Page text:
Augmented renal clearance in non-critically ill abdominal and trauma surgery patients is an underestimated phenomenon: A point prevalence study.

Abstract

BACKGROUND Augmented renal clearance refers to increased renal elimination of circulating solutes as compared with normal baseline and could lead to underexposure of frequently used renally eliminated antimicrobials. The primary objective was to assess the prevalence of augmented renal clearance in an adult non-critically ill surgery population. Besides, predictors for augmented renal clearance were investigated. A prospective observational single-center point prevalence study was conducted. METHODS The measured creatinine clearance based on an 8-hour urinary collection was used as primary method for determining kidney function. Augmented renal clearance was defined as measured creatinine clearance of 130 mL/min per 1.73m² or greater. A Poisson regression model was applied to identify predictors for augmented renal clearance. RESULTS Augmented renal clearance prevalence was 30% and 35% in 103 abdominal and 129 trauma surgery patients, respectively. Younger age (abdominal cohort: relative risk, 0.963 (95% CI, 0.949-0.978); trauma cohort: relative risk, 0.971 [95% CI, 0.960-0.983]) and also for trauma surgery patients, male sex (relative risk, 1.808 [95% CI, 1.026-3.185]) were found to be independent predictors for augmented renal clearance. CONCLUSIONS Augmented renal clearance is an underestimated phenomenon in adult non-critically ill surgery patients. Especially younger patients, and, in the subset of trauma surgery, males are prone to exhibit augmented renal clearance. Since augmented renal clearance is a risk factor for lower antimicrobial exposure, the impact of augmented renal clearance in relation to antimicrobial underexposure should be investigated in this population. LEVEL OF EVIDENCE Prognostic/epidemiological study, level III.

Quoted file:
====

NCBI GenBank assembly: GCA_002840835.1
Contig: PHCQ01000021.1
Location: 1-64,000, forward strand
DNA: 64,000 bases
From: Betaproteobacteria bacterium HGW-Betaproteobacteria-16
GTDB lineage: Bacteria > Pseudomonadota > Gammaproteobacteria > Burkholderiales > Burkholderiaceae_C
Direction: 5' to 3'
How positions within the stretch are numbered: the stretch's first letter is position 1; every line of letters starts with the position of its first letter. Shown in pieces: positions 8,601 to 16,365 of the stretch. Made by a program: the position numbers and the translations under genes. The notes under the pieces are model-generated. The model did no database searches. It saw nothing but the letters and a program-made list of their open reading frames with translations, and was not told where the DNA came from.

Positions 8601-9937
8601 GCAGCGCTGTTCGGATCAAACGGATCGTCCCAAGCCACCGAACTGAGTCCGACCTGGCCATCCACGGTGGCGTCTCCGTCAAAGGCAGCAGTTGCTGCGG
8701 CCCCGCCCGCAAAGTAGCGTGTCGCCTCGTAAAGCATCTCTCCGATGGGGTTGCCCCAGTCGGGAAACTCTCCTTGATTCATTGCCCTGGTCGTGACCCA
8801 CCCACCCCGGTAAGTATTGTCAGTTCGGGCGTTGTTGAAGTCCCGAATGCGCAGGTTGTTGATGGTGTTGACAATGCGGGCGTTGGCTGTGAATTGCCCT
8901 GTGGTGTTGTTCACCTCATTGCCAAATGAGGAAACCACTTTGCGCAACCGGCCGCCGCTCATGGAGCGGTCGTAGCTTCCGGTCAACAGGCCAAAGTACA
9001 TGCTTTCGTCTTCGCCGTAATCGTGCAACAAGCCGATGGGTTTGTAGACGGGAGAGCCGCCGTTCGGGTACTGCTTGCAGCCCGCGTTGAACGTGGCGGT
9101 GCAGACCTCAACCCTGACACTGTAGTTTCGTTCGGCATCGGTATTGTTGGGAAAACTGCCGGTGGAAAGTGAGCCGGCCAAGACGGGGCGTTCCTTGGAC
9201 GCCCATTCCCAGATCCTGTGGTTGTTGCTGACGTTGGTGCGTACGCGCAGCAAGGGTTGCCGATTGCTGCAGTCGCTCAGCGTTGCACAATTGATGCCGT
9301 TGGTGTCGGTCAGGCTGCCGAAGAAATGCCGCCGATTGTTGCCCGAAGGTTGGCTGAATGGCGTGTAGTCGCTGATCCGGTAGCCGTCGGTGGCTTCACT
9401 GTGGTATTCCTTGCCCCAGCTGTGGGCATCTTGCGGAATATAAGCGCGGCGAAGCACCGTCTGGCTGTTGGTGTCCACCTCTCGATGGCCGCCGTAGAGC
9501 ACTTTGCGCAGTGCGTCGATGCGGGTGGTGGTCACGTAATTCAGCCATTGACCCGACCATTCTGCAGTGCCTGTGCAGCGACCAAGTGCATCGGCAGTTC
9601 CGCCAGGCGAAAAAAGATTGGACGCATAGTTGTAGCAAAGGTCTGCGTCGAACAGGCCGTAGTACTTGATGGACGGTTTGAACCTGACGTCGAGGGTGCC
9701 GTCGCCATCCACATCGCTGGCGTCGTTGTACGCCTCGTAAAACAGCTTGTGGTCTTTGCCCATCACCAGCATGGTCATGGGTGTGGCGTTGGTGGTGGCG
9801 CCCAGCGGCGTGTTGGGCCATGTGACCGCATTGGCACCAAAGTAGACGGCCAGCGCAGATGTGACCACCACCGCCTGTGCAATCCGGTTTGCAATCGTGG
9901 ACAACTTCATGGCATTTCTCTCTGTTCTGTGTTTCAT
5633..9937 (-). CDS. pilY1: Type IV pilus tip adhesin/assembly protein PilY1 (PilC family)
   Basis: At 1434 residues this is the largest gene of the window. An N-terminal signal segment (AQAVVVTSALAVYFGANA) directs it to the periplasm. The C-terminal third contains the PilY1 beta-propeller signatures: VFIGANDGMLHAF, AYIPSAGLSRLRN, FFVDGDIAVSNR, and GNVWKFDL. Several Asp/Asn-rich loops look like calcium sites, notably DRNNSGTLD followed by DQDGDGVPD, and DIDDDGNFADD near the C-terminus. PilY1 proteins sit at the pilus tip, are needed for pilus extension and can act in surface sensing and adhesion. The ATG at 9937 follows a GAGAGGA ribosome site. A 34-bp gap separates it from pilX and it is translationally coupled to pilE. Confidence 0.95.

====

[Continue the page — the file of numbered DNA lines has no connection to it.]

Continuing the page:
DOI: 10.1097/TA.0000000000001138

Cite this paper

@article{Declercq2016AugmentedRC, title={Augmented renal clearance in non-critically ill abdominal and trauma surgery patients is an underestimated phenomenon: A point prevalence study.}, author={Peter E. Declercq and Stefaan J B Nijs and Andr{\'e} DʼHoore and Eric van Wijngaerden and Albert M. Wolthuis and A de Buck van Overstraeten and Joost Wauters and Isabel Spriet}, journal={The journal of trauma and acute care surgery}, year={2016}, volume={81 3}, pages={468-77} }